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The new Toyota GR Yaris costs £44,250 – too much for a hot supermini?

Our early impressions of the Gen 2 GR Yaris suggest that it’s an improvement in every area that counts, but can it be worth £18k more than an i20 N?

When the Toyota GR Yaris first stormed on the scene, it quickly gained a reputation as a giant-killer for its ability to rough up more expensive, high-end hot hatches. Things have changed a little with the new Gen 2 version, however, as the Yaris has now become something of a giant itself in terms of price. 

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Toyota has announced that the updated GR Yaris costs from £44,250, or £60,000 for the rally-inspired Ogier and Rovanperä special editions. Ouch. A very limited number of cars will be offered to UK customers this year, and Toyota will prioritise existing GR Yaris owners – and those who joined the waiting list before order books for the old car closed in 2022 – to get their hands on the new one. 

There’s no denying that c£45k is a lot to ask for a hot supermini, but the depth of engineering behind the GR Yaris – and particularly the Gen 2 – can’t be ignored. Every key element of the new car, from its four-wheel drive system to its engine, chassis and interior, has been redesigned to make one of our favourite hot hatches even better. 

The 1.6-litre turbocharged three-cylinder engine has been boosted from 257bhp to 276bhp, with an uplift in torque to 288lb ft. Stronger pistons and improved cooling help it to withstand consistent hard use, and the motor drives through a revised four-wheel drive system. There’s new Gravel mode which offers a 53:47 front-to-rear torque split, with the Track setting now automatically variable between 60:40 and 30:70.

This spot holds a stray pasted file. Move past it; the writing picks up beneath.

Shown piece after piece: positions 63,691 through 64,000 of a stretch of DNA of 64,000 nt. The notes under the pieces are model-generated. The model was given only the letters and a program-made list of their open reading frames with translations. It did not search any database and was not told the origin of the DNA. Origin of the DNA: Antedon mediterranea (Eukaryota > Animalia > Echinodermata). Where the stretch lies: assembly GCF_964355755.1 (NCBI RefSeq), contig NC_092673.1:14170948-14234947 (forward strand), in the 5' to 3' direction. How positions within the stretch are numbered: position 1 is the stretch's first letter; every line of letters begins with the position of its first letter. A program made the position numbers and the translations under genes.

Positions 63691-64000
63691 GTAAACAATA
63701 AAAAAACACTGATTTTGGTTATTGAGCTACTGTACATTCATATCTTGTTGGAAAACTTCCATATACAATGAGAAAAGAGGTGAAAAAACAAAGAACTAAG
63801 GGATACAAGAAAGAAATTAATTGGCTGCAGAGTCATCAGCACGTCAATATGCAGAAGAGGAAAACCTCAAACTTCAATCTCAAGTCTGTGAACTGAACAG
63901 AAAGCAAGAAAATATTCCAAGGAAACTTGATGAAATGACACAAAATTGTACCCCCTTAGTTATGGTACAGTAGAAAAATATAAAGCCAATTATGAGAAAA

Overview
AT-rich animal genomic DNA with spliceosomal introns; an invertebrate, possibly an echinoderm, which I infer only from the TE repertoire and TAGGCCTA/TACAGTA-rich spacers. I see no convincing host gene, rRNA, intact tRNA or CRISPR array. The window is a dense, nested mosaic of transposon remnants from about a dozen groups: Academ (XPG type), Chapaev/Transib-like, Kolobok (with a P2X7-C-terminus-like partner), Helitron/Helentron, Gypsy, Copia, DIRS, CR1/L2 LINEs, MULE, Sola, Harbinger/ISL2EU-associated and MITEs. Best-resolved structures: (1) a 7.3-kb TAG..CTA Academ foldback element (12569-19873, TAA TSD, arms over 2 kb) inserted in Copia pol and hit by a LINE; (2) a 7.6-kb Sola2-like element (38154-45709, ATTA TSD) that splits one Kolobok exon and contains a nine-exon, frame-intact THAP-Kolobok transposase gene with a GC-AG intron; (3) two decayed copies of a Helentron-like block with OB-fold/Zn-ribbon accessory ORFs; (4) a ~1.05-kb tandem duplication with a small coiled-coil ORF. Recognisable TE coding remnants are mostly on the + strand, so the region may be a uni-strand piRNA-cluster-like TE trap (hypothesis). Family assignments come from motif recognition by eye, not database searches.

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The Gen 2 also gets a thicker front anti-roll bar and revised spring rates (up by 10N/mm at the front and 4N/mm at the rear), but the big news is the introduction of an automatic transmission option. Toyota has developed an eight-speed torque converter with shorter ratios than the manual and 300 millisecond shift times, with manual control via paddles on the wheel. At £45,750, the auto commands a £1500 premium. 

Toyota has responded to feedback from customers to comprehensively redesign the Yaris’s cabin and improve ergonomics. The seat is mounted 25mm lower than before and the infotainment stack is integrated into a new, curved dashboard panel (it looks much better in person than in pictures) to provide a clearer sight line through the windscreen. The rear view mirror has also been raised for this reason. 

If you want the ultimate GR Yaris, you’ll need to opt for either the Ogier or Rovanperä editions. As well as a host of cosmetic upgrades (and a wild exterior livery in the case of the latter), the rally-inspired specials get unique calibrations for their four-wheel drive systems devised by Toyota’s works drivers. Details of the order process for the new GR Yaris will be announced in May.

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